A new brain scanning study shows that people can intentionally forget past experiences by changing how they think about the context of those memories.
The findings have a range of potential applications centered on enhancing desired memories, such as developing new educational tools, or diminishing harmful memories, including treatments for post-traumatic stress disorder, according to researchers from Dartmouth College and Princeton University.
Since ancient times, memory theorists have known that we use context — the situation we’re in, including sights, sounds, smells, where we are, who we are with — to organize and retrieve our memories.
But the researchers for this study wanted to know whether and how people can intentionally forget past experiences.
They designed a functional magnetic resonance imaging (fMRI) experiment to specifically track thoughts related to memories’ contexts.
They also used a new twist on a centuries-old psychological research technique of having subjects memorize and recall a list of unrelated words.
In the new study, researchers showed participants images of outdoor scenes, such as forests, mountains, and beaches, as they studied two lists of random words. Researchers then told the participants to either forget or remember the first list prior to studying the second list.
“Our hope was the scene images would bias the background, or contextual, thoughts that people had as they studied the words to include scene-related thoughts,” explained lead author Dr. Jeremy Manning, an assistant professor of psychological and brain sciences at Dartmouth.
“We used fMRI to track how much people were thinking of scene-related things at each moment during our experiment. That allowed us to track, on a moment-by-moment basis, how those scene or context representations faded in and out of people’s thoughts over time.”
Right after the study’s participants were told to forget the random words presented to them interspersed between scene images, the fMRI showed that they “flushed out” the scene-related activity from their brains, according to the researchers.
“It’s like intentionally pushing thoughts of your grandmother’s cooking out of your mind if you don’t want to think about your grandmother at that moment,” Manning said. “We were able to physically measure and quantify that process using brain data.”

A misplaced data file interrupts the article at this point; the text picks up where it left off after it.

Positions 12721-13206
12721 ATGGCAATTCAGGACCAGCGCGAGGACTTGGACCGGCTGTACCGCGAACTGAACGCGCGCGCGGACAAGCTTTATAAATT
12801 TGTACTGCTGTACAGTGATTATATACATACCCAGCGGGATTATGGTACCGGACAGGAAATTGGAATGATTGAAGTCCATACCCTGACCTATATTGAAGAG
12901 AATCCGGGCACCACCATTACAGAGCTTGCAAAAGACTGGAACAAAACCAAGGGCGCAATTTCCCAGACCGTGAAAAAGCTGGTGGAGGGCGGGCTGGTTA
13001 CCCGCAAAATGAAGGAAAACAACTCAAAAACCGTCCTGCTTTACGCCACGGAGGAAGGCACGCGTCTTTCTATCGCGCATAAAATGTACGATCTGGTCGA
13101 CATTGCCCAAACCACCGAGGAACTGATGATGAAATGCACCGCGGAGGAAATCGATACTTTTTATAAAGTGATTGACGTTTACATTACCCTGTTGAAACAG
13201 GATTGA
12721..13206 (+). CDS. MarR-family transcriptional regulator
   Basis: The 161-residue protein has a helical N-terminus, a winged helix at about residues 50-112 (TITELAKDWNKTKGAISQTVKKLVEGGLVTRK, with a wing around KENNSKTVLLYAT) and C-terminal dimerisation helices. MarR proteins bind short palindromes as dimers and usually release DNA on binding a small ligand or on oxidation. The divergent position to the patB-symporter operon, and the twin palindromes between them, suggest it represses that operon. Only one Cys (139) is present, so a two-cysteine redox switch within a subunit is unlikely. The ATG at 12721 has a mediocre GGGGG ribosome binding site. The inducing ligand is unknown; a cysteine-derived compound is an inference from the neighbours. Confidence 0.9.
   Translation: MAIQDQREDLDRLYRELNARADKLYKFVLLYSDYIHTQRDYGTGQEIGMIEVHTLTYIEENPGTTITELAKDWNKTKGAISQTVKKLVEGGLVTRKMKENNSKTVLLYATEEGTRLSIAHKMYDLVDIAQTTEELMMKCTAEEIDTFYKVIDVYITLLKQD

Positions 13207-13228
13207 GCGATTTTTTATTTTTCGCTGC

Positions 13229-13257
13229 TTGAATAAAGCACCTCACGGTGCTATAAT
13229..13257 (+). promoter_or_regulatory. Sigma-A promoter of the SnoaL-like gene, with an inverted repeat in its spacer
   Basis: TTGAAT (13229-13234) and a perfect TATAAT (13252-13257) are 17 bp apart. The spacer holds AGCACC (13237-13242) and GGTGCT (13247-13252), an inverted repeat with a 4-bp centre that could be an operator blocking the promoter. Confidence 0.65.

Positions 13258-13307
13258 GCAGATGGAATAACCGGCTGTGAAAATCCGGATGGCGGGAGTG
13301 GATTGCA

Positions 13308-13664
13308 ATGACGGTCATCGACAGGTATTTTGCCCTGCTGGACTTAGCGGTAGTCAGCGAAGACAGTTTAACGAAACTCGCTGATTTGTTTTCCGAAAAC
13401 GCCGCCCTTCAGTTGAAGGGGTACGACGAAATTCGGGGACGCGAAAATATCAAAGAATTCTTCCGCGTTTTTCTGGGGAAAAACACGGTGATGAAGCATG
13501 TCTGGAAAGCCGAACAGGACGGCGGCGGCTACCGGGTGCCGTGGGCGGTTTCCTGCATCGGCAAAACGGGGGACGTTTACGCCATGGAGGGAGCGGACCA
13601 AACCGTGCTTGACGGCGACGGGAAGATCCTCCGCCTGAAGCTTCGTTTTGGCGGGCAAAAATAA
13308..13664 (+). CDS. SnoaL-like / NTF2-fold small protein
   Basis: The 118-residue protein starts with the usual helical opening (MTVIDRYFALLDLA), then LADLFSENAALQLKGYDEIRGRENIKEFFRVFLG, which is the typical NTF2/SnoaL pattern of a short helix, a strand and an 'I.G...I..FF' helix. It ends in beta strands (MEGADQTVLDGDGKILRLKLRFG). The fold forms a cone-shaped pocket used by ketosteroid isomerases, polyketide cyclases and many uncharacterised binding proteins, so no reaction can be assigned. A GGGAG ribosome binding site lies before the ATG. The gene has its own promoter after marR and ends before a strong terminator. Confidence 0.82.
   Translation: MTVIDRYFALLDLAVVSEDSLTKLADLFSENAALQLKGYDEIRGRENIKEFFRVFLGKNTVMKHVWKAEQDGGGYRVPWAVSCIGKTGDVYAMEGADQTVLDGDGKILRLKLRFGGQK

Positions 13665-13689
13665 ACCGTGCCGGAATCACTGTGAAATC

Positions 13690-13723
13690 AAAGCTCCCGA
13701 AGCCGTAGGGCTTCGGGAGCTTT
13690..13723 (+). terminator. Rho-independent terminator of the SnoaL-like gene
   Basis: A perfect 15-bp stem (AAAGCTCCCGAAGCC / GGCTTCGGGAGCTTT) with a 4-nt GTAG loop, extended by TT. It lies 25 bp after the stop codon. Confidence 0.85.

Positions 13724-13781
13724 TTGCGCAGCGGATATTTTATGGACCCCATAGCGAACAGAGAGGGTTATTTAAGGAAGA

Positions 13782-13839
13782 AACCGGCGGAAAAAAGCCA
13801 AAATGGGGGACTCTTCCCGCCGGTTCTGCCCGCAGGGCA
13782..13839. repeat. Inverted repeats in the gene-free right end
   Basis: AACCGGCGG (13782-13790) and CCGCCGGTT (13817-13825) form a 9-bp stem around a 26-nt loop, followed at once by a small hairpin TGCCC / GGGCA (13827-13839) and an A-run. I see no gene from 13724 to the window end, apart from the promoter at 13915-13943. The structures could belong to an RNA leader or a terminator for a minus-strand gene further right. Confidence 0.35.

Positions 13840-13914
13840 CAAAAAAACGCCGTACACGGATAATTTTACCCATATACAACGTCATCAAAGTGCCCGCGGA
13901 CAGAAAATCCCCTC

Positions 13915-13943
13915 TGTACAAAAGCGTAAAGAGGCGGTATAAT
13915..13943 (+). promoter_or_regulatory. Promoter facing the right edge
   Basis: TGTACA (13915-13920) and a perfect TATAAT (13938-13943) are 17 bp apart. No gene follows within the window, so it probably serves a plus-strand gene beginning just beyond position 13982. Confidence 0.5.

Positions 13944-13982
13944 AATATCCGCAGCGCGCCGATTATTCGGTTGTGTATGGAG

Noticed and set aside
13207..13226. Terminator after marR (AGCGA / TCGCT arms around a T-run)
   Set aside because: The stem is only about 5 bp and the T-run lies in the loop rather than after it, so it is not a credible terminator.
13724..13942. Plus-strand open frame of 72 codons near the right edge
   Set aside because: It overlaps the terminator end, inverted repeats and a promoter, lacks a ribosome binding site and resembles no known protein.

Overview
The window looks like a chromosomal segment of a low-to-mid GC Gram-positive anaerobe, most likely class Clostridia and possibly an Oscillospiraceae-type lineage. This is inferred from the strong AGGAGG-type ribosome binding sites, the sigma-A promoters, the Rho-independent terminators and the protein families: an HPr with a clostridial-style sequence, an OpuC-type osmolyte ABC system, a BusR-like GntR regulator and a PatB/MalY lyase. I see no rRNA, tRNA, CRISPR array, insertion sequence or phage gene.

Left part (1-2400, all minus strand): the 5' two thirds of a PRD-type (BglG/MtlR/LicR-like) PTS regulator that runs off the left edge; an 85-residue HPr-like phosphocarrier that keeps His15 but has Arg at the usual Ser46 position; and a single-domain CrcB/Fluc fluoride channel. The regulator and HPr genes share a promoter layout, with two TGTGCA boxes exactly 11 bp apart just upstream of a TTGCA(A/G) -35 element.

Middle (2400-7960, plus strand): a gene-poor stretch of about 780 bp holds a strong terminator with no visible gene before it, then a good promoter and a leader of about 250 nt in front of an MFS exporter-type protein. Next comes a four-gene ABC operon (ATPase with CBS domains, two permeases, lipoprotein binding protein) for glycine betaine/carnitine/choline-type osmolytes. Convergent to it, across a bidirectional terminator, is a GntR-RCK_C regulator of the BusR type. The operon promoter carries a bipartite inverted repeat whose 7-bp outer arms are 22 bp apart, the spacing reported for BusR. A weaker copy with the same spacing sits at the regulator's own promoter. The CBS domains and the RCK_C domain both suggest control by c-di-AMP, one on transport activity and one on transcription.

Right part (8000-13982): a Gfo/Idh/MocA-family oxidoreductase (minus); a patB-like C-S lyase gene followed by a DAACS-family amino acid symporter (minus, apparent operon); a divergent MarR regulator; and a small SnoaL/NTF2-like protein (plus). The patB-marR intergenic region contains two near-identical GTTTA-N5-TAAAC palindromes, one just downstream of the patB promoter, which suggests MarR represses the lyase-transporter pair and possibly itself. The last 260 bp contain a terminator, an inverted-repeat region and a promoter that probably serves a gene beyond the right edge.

When the researchers told participants to remember the list rather than forget it, this flushing out of scene-related thoughts didn’t occur.
Additionally, the amount that people flushed out scene-related thoughts predicted how many of the studied words they would later remember, which shows the process is effective at facilitating forgetting, the researchers said.
The study has two important implications, according to the scientists.
“First, memory studies are often concerned with how we remember rather than how we forget, and forgetting is typically viewed as a ‘failure’ in some sense, but sometimes forgetting can be beneficial, too,” Manning said.
“For example, we might want to forget a traumatic event, such as soldiers with PTSD. Or we might want to get old information ‘out of our head,’ so we can focus on learning new material. Our study identified one mechanism that supports these processes.”
The second implication is more subtle, but also important, he said.
“It’s very difficult to specifically identify the neural representations of contextual information,” he said. “If you consider the context you experience something in, we’re really referring to the enormously complex, seemingly random thoughts you had during that experience. Those thoughts are presumably idiosyncratic to you as an individual, and they’re also potentially unique to that specific moment.
“So, tracking the neural representations of these things is extremely challenging because we only ever have one measurement of a particular context. Therefore, you can’t directly train a computer to recognize what context ‘looks like’ in the brain because context is a continually moving and evolving target.
“In our study, we sidestepped this issue using a novel experimental manipulation — we biased people to incorporate those scene images into the thoughts they had when they studied new words,” he said. “Since those scenes were common across people and over time, we were able to use fMRI to track the associated mental representations from moment to moment.”
The study was published in the journal Psychonomic Bulletin and Review.
Source: Dartmouth College
PHOTO: Jeremy Manning, an assistant professor of psychological and brain sciences at Dartmouth College, and his collaborators show that people can intentionally forget past experiences by changing how they think about the context of those memories. Credit: Reigh LeBlanc via Foter.com / CC BY-NC.